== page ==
Suburbia is the real battleground for electric cars

This is where the nuclear industry would like to step in, especially the segment of the industry that makes small modular reactors, also known as SMRs. These reactors, which promise to be cheaper, smaller and faster to build than the existing nuclear fleet, seem an ideal match for what technology companies need. What’s better for data centers than on-site power (so no transmission costs) that runs all day (so no interruption issues) without CO2 emissions (so no climate concerns)? And if those nuclear power plants could be built quickly and cheaply from prefabricated parts, all the better, right?

Whether it concerns SMRs actually can get in, well… “If I had signed every agreement in principle that the SMRs signed, I could walk from here to Europe without getting my feet wet,” says Dan Yurman, the publisher of Neutron bytes and a former project manager at the Idaho National Laboratory, told me.

The problem is that the most optimistic timeline for commercial deployment of SMRs starts in the late 2020s, with most observers expecting actual deployment sometime in the 2030s. Meanwhile, the demand for data centers is growing now and is expected to accelerate sharply in the coming years.

Currently, only a handful of small modular reactors are operational worldwide, and none in the United States. The Nuclear Regulatory Commission, which regulates all civil nuclear construction in the country, has approved only one SMR design so far; NuScale, the company behind this design, recently laid off nearly a third of its employees after the deal to build a power plant in Utah for a collection of local utilities fell through due to rising costs.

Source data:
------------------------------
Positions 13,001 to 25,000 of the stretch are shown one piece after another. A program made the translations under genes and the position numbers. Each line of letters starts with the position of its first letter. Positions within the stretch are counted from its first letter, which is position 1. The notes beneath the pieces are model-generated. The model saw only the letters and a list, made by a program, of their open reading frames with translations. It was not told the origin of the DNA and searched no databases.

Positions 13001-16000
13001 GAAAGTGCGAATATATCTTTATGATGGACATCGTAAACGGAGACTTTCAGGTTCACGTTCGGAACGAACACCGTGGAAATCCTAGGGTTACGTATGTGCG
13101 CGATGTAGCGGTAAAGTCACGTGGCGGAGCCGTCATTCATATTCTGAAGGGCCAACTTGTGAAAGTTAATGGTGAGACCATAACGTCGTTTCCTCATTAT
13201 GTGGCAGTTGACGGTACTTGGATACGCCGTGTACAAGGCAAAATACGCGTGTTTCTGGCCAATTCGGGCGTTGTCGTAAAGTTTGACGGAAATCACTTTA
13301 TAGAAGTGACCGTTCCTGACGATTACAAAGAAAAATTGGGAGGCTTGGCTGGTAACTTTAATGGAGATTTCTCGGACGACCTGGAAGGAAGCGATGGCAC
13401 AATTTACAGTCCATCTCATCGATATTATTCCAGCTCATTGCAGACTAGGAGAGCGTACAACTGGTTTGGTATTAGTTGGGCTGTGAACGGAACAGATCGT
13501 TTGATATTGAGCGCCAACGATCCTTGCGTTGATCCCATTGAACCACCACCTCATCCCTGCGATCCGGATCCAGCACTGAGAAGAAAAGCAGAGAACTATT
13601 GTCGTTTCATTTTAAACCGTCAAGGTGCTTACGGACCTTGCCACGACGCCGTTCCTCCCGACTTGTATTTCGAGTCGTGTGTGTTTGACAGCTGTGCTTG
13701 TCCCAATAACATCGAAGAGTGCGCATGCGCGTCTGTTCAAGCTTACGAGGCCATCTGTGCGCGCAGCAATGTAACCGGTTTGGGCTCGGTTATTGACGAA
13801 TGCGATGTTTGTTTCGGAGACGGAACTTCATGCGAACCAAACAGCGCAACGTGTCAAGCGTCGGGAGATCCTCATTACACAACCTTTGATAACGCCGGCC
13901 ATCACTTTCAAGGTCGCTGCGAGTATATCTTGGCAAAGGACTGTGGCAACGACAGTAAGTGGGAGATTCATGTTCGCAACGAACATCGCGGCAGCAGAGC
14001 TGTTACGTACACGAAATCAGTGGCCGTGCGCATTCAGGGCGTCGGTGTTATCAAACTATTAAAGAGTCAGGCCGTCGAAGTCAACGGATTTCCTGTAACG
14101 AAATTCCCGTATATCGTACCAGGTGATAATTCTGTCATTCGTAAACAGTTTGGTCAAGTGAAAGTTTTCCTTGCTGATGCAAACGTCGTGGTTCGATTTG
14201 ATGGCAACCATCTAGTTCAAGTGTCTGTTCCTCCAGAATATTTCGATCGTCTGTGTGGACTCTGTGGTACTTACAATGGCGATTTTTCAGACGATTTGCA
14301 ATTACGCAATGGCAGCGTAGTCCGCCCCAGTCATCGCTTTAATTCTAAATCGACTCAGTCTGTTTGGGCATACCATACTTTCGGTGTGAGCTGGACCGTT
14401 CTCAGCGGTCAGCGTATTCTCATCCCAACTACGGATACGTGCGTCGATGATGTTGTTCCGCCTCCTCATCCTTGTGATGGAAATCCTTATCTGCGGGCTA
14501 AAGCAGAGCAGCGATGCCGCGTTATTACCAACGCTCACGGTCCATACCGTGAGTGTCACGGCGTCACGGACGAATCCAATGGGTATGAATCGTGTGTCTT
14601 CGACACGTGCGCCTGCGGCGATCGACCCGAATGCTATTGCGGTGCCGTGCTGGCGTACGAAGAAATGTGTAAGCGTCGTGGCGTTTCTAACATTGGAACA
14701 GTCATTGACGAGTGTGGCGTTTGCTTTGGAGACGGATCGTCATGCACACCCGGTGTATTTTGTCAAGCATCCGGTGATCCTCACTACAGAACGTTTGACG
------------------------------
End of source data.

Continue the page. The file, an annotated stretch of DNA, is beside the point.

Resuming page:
That approval process cost $500 million and took about five years, according to the Wall Street Journal — and of course, NuScale still has to turn it into a functioning reactor. The company is currently working to get the green light for a more powerful version of the existing design, which the CEO said could be approved “within 24 months.”

On paper, however, there is a lot of enthusiasm for co-locating SMRs with data centers and industrial sites. Despite the collapse of the Utah project, NuScale eagerly discussed a partnership with Standard Power to provide 2 gigawatts of electricity to data centers in Ohio and Pennsylvania during an earnings call this month.. Although the shares are down about 50% over the past twelve months, they are up about 35% since the end of last year (albeit to around $4.20). In its presentation to investors, NuScale cited estimates that data center electricity consumption would triple by the start of the next decade.

“Management is quite excited about the opportunities it presents to data center operators, noting that it is in discussions with major players as electricity demand accelerates via the AI ​​expansion,” wrote Ryan Pfingst and Chris Souther, two analysts for B .Riley Securities, in a note to clients following the release of NuScale’s earnings report.

Despite that enthusiasm, it is not clear how far along the Standard Power project is. “A project of this size has a significant amount of detail that has been confirmed and structured before a project begins construction and those discussions are ongoing,” NuScale CEO John Hopkins told analysts during the company’s most recent earnings call. Standard Power did not return a request for comment seeking more details on the financing or construction timeline for its project. When NuScale asked for an update, a spokesperson referred me to the earnings call.